A Covid tale of two presidents

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More than two years into the pandemic, a second US president has tested positive for Covid.

But the calmer outlook surrounding Joe Biden’s case contrasts with the panic that accompanied Donald Trump’s diagnosis: a reminder of progress made against the virus, even as it becomes clearer that the disease eventually comes for all.

Key differences however include the advent of vaccines, highly effective treatments, and a downward mutation in the severity of the virus in the time between both cases.

Trump was in the middle of campaigning for reelection in October 2020 when he dropped his bombshell announcement on Twitter, sending global stock markets tumbling.

The Republican had spent the summer downplaying the virus to his supporters, while mocking his Democratic rival Biden for wearing a mask.

Doctors opted for the “kitchen sink” approach, treating him with antiviral remdesivir, steroids, and monoclonal antibodies that were at the time still experimental.

“I know that because he looked like my Covid patients who die,” he said, referencing an infamous scene of Trump experiencing labored breathing as he posed for cameras after returning to the White House.

Biden’s case — so far confined to very mild symptoms — comes in a changed environment.

Biden is double vaccinated and double boosted — and even though the immunity from his last shot has waned, “what’s really important is that underlying immune memory” infectious disease physician Celine Gounder told AFP.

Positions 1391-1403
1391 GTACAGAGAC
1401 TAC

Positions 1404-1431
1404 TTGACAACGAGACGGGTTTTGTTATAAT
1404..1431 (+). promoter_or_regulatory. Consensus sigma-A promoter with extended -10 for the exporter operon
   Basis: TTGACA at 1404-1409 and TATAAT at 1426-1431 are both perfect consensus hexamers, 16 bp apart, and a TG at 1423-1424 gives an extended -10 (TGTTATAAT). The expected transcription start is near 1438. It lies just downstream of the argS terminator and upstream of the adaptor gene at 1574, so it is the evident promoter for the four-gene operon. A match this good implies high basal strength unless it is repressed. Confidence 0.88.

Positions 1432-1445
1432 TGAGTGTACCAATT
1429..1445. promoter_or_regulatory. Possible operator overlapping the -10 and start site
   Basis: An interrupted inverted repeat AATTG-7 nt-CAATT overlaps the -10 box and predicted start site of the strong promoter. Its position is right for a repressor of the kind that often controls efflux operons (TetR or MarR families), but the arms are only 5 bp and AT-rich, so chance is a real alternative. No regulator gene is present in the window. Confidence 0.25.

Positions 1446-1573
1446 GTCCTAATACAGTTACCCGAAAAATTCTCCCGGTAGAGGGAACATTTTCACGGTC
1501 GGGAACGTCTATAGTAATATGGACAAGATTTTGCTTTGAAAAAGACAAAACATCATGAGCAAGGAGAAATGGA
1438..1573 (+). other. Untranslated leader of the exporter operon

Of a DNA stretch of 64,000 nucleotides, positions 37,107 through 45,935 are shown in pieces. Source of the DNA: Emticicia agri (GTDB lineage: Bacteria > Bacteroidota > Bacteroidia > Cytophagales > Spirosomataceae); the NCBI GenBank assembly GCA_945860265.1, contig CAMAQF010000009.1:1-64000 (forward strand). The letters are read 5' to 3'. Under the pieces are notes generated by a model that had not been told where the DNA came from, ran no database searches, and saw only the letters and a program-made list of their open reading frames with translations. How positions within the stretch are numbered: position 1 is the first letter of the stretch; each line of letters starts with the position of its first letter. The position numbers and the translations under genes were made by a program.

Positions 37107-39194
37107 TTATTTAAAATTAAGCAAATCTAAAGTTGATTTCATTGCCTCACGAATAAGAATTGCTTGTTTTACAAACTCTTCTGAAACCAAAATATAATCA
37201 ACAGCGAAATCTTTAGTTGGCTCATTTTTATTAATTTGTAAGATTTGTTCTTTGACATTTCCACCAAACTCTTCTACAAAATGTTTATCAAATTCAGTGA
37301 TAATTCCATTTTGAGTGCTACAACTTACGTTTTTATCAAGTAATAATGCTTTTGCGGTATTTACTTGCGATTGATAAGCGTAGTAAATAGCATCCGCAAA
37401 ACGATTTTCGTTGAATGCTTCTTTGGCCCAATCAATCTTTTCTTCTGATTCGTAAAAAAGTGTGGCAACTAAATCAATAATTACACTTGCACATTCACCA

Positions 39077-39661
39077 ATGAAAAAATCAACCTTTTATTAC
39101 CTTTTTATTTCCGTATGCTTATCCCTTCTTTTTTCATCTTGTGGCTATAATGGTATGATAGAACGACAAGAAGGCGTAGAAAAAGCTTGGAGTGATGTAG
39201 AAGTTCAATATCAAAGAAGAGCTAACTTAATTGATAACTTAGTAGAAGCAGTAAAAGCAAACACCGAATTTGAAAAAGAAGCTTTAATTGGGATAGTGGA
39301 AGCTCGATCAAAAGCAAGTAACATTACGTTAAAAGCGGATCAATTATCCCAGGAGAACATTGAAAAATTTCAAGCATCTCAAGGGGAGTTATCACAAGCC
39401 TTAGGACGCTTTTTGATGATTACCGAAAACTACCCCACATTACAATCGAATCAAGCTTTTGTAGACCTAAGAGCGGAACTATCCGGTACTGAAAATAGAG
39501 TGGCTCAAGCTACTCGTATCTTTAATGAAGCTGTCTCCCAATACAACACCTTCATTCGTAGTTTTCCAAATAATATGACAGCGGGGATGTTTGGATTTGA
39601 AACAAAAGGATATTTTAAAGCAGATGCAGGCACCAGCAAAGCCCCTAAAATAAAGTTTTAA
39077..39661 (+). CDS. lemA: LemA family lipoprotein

In addition, Biden is receiving Pfizer’s Paxlovid, an oral antiviral that has been a gamechanger not only because it is 90 percent effective in preventing hospitalizations, but also because it is available in easy-to-take pill form.

Heinz said the majority of patients he sees now come to hospital for reasons other than Covid, but also have incidental infections.

Biden’s infection also comes at a time where attitudes towards the virus have shifted.

Trump’s diagnosis was thus met with a degree of told-you-so scorn by his opponents — at a time when people becoming infected were still being dubbed “Covidiots.”

“Covid really should never have been seen as a moral failing — it is an efficiently spreading respiratory virus that is basically an ever present risk with social interaction,” he told AFP.

“I think the goal should be to avoid severe disease, hospitalization and death and then to avoid transmission to people who are at very high risk,” said Gounder, suggesting people take rapid tests and mask before they meet elderly relatives.

Originally published as A Covid tale of two presidents


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